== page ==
The Exclusive Brethren sect faces a federal police investigation over its heavy advertising spending in favour of John Howard and the Liberal Party at the last federal election.
The Age believes that the Australian Electoral Commission will announce today it is referring to police questions over whether sect members have lied about their involvement in the campaign.
For 16 months the AEC has been investigating the source of funds used to pay for advertisements and leaflets in Mr Howard's electorate, Bennelong, and in South Australia and Tasmania, worth $370,000, in the days leading up to the election.
All the advertisements were pro-Liberal, pro-John Howard, and anti-Greens.
At the centre of the investigation is a $10 private company, Willmac Enterprises, which was set up just three weeks before election day by Sydney pump salesman Mark Mackenzie, a member of the reclusive sect.
The company's spending on leaflets, advertisements and direct mail put it in the top five biggest spenders among "third party" election campaigners.
Willmac spent 10 times the amount spent by Right to Life ($30,555), more than doubled the spending of the Aust- ralian Conservation Foundation ($127,099), and even out- spent the Wilderness Society ($229,073). The company was quietly deregistered again 18 months later.
Some advertisements were authorised by Stephen Hales, the brother of the sect's world leader, "Elect Vessel", Bruce D. Hales. The address given was the brethren-run school in the Sydney suburb of Meadowbank.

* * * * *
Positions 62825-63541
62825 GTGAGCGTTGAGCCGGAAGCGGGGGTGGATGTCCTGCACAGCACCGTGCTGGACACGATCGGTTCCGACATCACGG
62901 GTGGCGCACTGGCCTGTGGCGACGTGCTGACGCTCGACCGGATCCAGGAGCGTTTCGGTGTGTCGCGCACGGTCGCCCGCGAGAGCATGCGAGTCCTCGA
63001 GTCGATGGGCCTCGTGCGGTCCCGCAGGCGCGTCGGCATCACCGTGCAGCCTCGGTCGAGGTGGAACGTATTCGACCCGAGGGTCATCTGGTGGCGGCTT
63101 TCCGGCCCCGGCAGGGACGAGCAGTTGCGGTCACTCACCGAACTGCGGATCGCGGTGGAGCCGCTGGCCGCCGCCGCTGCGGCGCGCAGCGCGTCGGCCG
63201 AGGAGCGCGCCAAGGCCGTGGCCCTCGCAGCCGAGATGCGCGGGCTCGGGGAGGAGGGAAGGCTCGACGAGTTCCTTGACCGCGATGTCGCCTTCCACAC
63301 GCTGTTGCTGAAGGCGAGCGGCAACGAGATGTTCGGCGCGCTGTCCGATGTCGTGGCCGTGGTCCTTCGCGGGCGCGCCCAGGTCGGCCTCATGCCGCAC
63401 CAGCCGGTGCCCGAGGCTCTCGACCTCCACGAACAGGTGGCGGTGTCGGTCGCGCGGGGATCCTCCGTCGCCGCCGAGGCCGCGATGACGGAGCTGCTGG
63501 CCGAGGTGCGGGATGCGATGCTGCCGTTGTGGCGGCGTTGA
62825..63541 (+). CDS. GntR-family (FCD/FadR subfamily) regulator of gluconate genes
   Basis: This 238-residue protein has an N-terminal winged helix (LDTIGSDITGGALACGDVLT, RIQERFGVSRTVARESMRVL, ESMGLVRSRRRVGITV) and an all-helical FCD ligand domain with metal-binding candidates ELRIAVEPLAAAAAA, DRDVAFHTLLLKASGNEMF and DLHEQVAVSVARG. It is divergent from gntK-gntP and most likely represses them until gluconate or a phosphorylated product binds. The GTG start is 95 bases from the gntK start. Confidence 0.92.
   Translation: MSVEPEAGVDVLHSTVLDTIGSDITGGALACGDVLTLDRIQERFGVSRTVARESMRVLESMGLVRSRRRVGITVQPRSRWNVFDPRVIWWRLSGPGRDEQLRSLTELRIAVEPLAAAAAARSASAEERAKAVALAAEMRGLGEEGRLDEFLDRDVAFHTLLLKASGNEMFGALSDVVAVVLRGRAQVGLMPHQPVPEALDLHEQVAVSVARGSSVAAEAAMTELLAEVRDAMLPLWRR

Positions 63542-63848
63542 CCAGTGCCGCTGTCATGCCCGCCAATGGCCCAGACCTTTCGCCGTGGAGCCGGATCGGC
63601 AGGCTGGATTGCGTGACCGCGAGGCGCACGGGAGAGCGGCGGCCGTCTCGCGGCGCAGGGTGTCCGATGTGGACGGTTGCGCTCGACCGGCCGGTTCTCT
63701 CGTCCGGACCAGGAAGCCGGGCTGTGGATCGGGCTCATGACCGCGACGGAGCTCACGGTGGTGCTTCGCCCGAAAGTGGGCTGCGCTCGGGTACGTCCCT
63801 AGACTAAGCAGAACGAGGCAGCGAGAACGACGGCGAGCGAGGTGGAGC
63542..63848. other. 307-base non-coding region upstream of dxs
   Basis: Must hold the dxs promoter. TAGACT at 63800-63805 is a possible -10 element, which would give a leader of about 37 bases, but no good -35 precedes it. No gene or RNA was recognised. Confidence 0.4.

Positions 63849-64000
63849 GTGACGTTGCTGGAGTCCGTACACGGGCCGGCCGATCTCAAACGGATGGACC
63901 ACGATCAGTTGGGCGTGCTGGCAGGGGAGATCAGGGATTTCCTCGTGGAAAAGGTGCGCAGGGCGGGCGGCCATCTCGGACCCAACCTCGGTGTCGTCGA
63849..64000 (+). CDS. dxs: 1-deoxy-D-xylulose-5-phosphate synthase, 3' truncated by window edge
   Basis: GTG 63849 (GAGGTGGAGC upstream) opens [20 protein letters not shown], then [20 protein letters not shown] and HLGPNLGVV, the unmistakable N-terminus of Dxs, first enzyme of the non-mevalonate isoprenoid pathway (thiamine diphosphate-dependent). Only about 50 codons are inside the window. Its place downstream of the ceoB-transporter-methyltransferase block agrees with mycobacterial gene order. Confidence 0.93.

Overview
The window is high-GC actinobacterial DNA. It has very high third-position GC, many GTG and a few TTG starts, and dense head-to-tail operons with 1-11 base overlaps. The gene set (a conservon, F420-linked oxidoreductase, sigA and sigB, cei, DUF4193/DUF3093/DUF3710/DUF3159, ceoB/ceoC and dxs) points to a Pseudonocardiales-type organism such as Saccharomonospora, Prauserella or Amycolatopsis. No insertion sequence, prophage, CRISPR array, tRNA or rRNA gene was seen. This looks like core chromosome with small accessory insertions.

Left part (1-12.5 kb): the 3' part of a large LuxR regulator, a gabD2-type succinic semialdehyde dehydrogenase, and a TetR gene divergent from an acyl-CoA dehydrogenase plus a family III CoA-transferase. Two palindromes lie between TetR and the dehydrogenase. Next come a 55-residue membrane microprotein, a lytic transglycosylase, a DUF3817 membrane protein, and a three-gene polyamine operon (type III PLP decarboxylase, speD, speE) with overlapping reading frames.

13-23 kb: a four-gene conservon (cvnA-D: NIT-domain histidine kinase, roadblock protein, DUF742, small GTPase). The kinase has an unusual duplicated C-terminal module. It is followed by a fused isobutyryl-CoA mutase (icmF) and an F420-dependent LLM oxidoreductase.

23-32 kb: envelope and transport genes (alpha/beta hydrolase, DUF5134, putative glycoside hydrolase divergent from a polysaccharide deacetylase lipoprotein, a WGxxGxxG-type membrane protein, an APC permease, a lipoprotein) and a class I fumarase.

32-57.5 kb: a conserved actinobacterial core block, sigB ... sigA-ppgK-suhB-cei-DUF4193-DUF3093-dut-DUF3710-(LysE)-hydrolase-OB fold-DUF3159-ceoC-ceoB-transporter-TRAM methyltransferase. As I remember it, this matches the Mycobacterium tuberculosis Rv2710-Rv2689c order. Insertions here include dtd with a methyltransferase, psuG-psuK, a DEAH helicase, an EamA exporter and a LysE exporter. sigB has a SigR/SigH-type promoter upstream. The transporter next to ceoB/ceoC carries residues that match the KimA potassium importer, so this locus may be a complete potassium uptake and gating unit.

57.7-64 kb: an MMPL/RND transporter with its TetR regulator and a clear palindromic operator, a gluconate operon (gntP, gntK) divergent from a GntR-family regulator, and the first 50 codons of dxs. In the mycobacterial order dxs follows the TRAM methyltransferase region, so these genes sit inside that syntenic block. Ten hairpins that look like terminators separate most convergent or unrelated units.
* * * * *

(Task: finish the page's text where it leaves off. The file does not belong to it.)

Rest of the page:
But an initial report by the AEC, released in December, found that "there is no evidence that Willmac Enterprises received any gifts or donations from other sources that contributed to the costs of the advertisements and pamphlets".
Mr Mackenzie, and the Exclusive Brethren's leadership restated that position to The Age.
A spokesman for Mr Mackenzie said funds came from "business earnings, not donations, but from income generated through business activity".
An Exclusive Brethren spokesman, Tony McCorkell, said: "The church organisation is not a stakeholder in the entity Willmac, so I cannot see why it would be involved (in an investigation). There is clear evidence to demonstrate that Willmac made money from legitimate business earnings. With a federal election around the corner, the timing of this development could only be described as curious and rather astounding."
But The Age believes that further evidence has emerged that casts doubt on Willmac's disclosures. In the short time Willmac was in existence it paid for a pamphlet and advertisements in a range of Sydney and South Australian newspapers.
The Electoral Act requires "third party" donors to set out the details of "all gifts made … that were used to fund the expenditure".
Australian Greens leader Bob Brown told The Age yesterday that "on the face of it," the advertisements were "devised by the Exclusive Brethren using their school as a base … but paid for by Willmac, another brethren person's company". "You have to assume that this was nowhere near as honest as you'd expect and that it manipulated the process to escape the fact that the Exclusive Brethren were campaigning for John Howard."
Mr McCorkell said last month that there were no formal plans to campaign for Mr Howard in Bennelong at the next federal election, "but no one is ruling it out".